Jul 20, 2009|
Inflation - Your friend or enemy?
When you are in the stock market buying stocks for the long run, the above can be quite a tricky question to answer. That is because how much damage inflation does to you depends a lot on what kind of business you are invested in. There are many aspects that go into determining whether a particular business is a good or a bad investment. But looking at it from the perspective of inflation, one important factor one can look at is what kind of returns the company makes on the tangible assets employed in the business.
In its simplest form, when anyone starts a business, one has to invest in tangible assets that will be used to run the operations of the company. Tangible assets are those assets of the company that can be touched, seen and felt, like buildings, machinery, inventory, cash, furniture etc.
If you get into the cement business, you would have to buy cement plants to make the cement that you can sell. If you get into the chocolate business, you would have to buy the plants and equipment that makes chocolate. So you buy all the assets needed to make the cement or the chocolate, start selling them, and are happy with the profits either business is earning you. But it is a fact that all businesses are not made equal. Depending on many different factors, some businesses are more profitable than others. And one way of measuring the profitability of the business is its return the tangible assets invested in the business.
Going forward with our earlier example, let's assume that the cement business is able to achieve, on an average, return on tangible assets of 10%, and the chocolate business of 25%. So, the cement business earns net profits of Rs 1 m on Rs 10m of tangible assets, and the chocolate business - Rs 1 m on Rs 4 m of tangible assets. All assets undergo wear and tear, and therefore, after their useful life is over, have to be replaced with new assets. Say for example the life of the plants of both the businesses is 10 years, and in that time prices of everything triple due to heavy inflation.
Going by that, the profits of the two businesses will also triple (assuming the businesses sell the same number of units and have the same margins ten years later), as the prices of cement and chocolate also triple during the time.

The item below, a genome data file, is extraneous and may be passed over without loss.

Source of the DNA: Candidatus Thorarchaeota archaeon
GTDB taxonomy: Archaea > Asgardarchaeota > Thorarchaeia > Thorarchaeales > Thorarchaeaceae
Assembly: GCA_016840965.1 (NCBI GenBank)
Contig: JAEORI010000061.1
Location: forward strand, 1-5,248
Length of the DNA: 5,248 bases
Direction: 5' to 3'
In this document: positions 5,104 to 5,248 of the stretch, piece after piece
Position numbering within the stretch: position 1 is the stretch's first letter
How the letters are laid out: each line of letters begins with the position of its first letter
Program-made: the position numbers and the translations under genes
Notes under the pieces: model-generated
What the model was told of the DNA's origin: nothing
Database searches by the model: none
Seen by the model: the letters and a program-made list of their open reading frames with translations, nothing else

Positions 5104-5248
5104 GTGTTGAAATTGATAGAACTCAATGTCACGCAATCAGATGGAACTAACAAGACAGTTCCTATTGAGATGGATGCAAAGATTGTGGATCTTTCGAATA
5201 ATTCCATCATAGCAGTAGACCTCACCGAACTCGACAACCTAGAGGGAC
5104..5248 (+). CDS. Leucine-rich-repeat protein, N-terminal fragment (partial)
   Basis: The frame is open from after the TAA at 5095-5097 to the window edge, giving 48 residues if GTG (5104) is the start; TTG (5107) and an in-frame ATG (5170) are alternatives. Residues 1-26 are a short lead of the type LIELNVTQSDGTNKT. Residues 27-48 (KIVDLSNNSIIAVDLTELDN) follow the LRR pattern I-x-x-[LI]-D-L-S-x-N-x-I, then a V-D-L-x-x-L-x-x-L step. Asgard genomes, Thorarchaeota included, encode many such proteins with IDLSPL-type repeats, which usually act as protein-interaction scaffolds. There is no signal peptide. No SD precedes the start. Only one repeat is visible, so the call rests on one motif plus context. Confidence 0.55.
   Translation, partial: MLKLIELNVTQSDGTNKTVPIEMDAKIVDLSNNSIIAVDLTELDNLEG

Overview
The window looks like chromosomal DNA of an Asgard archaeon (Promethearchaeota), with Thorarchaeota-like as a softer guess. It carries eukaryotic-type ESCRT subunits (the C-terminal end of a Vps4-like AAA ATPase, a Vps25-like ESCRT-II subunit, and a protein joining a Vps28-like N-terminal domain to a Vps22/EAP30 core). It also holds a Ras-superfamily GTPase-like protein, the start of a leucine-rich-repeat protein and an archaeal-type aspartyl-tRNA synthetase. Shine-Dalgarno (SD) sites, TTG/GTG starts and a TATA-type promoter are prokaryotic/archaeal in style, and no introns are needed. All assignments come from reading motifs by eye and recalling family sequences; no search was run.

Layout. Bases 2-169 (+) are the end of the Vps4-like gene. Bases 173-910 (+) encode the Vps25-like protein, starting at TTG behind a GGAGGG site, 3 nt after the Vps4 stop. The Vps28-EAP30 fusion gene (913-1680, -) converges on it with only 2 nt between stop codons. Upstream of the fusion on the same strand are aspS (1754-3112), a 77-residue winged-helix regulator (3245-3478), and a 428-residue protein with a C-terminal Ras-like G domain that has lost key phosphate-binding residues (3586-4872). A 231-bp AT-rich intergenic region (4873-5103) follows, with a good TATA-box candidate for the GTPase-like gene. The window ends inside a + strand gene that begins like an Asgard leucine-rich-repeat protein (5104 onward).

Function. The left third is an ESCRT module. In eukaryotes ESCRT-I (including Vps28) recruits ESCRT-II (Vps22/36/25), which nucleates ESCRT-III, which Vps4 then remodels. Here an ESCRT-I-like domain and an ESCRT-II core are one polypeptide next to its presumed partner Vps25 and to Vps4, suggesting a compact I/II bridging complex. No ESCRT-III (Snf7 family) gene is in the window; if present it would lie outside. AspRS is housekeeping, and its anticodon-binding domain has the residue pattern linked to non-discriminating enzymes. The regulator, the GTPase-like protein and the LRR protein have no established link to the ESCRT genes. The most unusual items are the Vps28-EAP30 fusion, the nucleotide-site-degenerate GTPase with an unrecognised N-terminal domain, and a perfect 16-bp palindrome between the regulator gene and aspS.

But now that the life of their plants and equipment is over, and the time comes for them to be replaced, the chocolate business has to buy the new plant for 4 x 3 = Rs 12 m. Thus to maintain the same level of business, the chocolate company will have to invest Rs 12 m 10 years later. But what about the cement company? To achieve the same level of profits as the chocolate business 10 years later (of Rs 4 m), it will have to invest 10 x 3 = Rs 30 m!
As the years go by, and governments around the world keep printing money for humungous bailouts and stimulus packages, inflation is almost sure to be one of our biggest enemies going forward. But the above article shows how by choosing the right kind of business to be invested in, one can to some extent lessen the damage inflation does. So the next time you pick up an annual report of a company you own, add up all its tangible assets, divide its net profits for the year by the tangible assets of the company, and see what kind of returns its earns on them. Then compare it to the similar result of another company, and you will know which of those companies will be able to better protect you from the harmful effects of inflation in the years to come.
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